Tuesday, November 6, 2018

CRISPR for Plastic and Reconstructive Surgeries

CRISPR technology may seem like an advanced technique now, but it has yet to reach its full potential. Although CRISPR's initial purpose was primarily used as a form of natural defense in bacteria and archaea, it can now be used for reasons such as mapping genomes or developing foods. Additionally, the use of CRISPR technology is relatively inexpensive, efficient and simple to perform (1). Currently, scientists are now trying to find ways to use it to help with plastic and reconstructive surgeries. Below are some areas that CRISPR has the potential to have a large impact and ultimately augment surgical treatments.
  • CRISPR may have the capabilities to identify gene mutations and possibly correct such mishaps. This would be quite useful to prevent malformations such as cleft lip. 
  • It has been propose that CRISPR could possibly accelerate healing of wounds and help to repair bone, cartilage, nerves and muscles (1). Clearly, discovering how CRISPR could do any of these processes would be a great advancement in the field of medicine, especially for conditions such as muscular dystrophy
  • It may be possible that CRISPR could be used to help patients repair damaged tissues and to help them with immune functions. Similarly, there may be a way to prevent the body from rejecting transplants and attacking itself.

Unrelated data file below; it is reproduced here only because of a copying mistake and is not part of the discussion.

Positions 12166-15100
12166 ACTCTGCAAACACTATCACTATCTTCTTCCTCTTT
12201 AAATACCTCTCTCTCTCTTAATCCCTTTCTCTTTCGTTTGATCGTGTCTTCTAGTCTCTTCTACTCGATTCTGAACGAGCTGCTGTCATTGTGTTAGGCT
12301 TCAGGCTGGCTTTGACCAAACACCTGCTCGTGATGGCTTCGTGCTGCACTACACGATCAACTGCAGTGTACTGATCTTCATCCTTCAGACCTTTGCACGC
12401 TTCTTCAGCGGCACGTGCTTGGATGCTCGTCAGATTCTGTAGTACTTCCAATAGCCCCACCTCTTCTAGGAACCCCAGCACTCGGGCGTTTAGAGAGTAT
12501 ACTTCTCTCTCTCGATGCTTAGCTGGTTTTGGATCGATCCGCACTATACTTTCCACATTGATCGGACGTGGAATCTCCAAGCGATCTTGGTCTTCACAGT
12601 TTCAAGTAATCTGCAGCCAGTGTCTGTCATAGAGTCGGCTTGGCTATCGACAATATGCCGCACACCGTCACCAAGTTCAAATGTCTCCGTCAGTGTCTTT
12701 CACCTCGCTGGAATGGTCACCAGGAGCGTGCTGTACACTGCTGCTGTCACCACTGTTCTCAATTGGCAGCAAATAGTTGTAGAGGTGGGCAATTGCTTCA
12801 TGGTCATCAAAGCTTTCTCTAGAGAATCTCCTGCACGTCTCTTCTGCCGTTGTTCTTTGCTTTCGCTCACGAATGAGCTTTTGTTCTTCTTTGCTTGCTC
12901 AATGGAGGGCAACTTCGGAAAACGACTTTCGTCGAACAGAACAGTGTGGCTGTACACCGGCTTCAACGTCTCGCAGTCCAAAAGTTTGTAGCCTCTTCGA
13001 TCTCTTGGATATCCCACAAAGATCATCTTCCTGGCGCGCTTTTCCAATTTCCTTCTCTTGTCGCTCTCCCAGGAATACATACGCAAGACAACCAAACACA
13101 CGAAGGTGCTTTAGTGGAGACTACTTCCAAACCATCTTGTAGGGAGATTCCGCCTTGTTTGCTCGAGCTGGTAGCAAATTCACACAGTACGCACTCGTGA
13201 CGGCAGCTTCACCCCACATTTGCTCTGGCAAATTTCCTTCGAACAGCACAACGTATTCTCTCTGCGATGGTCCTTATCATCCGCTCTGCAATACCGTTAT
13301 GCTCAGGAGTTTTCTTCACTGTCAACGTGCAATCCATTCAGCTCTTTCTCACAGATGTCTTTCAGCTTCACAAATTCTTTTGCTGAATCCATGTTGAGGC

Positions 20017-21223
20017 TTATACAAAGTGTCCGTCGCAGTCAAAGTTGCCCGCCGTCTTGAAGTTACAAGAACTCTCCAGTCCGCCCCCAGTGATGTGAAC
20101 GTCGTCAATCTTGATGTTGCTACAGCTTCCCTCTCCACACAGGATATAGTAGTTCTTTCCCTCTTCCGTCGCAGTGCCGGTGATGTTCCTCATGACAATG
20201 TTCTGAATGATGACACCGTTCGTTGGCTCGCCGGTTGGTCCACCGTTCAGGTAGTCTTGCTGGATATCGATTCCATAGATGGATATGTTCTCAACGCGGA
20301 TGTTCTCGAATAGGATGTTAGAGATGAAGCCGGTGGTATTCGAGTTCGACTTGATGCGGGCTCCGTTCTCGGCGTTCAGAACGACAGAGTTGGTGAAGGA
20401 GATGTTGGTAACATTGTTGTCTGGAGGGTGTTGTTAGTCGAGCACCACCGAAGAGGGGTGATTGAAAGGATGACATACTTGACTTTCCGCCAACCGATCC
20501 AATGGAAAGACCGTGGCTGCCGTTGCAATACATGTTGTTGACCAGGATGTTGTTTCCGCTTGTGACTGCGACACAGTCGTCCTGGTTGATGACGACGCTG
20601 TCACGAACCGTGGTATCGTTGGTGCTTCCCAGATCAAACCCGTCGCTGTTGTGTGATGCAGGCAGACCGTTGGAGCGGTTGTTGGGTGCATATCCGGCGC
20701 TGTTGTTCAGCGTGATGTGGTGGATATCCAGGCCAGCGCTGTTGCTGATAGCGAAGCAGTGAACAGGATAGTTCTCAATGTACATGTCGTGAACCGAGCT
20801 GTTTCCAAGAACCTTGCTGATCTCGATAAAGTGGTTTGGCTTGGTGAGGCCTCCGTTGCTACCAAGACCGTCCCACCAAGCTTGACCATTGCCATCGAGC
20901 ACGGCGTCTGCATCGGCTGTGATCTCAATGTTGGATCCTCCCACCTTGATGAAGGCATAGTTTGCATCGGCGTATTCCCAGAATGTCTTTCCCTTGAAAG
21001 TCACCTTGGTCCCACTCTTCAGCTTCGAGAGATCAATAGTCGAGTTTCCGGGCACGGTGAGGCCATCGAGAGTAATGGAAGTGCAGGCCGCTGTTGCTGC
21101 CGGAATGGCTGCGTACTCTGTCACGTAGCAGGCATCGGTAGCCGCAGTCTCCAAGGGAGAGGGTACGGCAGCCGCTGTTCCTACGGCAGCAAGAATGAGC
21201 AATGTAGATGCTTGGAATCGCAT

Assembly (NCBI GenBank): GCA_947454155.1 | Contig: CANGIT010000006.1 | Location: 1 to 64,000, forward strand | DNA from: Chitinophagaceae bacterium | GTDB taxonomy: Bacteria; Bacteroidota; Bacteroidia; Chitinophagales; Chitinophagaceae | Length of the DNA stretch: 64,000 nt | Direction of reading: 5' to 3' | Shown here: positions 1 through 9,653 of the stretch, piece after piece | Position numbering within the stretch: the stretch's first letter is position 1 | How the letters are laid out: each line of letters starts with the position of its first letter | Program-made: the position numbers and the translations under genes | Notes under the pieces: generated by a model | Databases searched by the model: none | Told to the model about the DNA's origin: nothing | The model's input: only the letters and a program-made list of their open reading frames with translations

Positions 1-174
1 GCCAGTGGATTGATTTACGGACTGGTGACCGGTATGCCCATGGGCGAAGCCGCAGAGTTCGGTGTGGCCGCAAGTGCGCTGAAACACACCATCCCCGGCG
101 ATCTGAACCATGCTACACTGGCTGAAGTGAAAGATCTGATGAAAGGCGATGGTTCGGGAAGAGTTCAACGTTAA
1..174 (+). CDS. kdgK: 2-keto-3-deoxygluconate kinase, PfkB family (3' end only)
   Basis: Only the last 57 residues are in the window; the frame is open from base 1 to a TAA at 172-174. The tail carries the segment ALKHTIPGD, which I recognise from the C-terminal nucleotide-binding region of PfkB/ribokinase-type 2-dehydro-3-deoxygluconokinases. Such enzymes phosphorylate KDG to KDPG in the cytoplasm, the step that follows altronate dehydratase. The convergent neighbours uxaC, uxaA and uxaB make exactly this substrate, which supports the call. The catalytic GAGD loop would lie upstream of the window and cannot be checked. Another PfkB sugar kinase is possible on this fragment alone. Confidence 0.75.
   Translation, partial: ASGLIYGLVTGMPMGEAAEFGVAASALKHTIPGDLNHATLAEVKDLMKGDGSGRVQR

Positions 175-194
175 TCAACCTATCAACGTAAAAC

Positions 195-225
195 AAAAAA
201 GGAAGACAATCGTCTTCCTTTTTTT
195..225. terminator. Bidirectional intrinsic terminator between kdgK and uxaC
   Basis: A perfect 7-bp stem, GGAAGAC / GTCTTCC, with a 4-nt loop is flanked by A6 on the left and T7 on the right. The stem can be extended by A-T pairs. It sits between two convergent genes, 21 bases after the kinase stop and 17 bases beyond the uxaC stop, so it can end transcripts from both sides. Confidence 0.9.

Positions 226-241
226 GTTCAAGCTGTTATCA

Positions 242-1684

These applications could be applied in the near future if all goes to plan. However, some doctors have concerns whether these procedures would be unethical. There are many complications when it comes to targeting specific cells and there is the possibility that any cell could be damaged in the process that was not meant to be targeted. If scientists could bypass this hurdle, more ethical problems arise when it comes to enhancing someone's genes. Specifically, people may abuse this kind of procedure and use it for non-medicinal purposes such as enhancing muscle growth or other perks. Another area of concern is the use of CRISPR for those with reproductive problems. Again, scientist worry about this practice because it would involve germline therapy, essentially modifying babies which in turn gets continuously passed down to each generation. It may be possible to augment one's family to the point where their genes give them some kind of advantage. Ultimately, CRISPR has a great breadth of applications, but to what point does it interfere with normal developmental growth and natural life processes.

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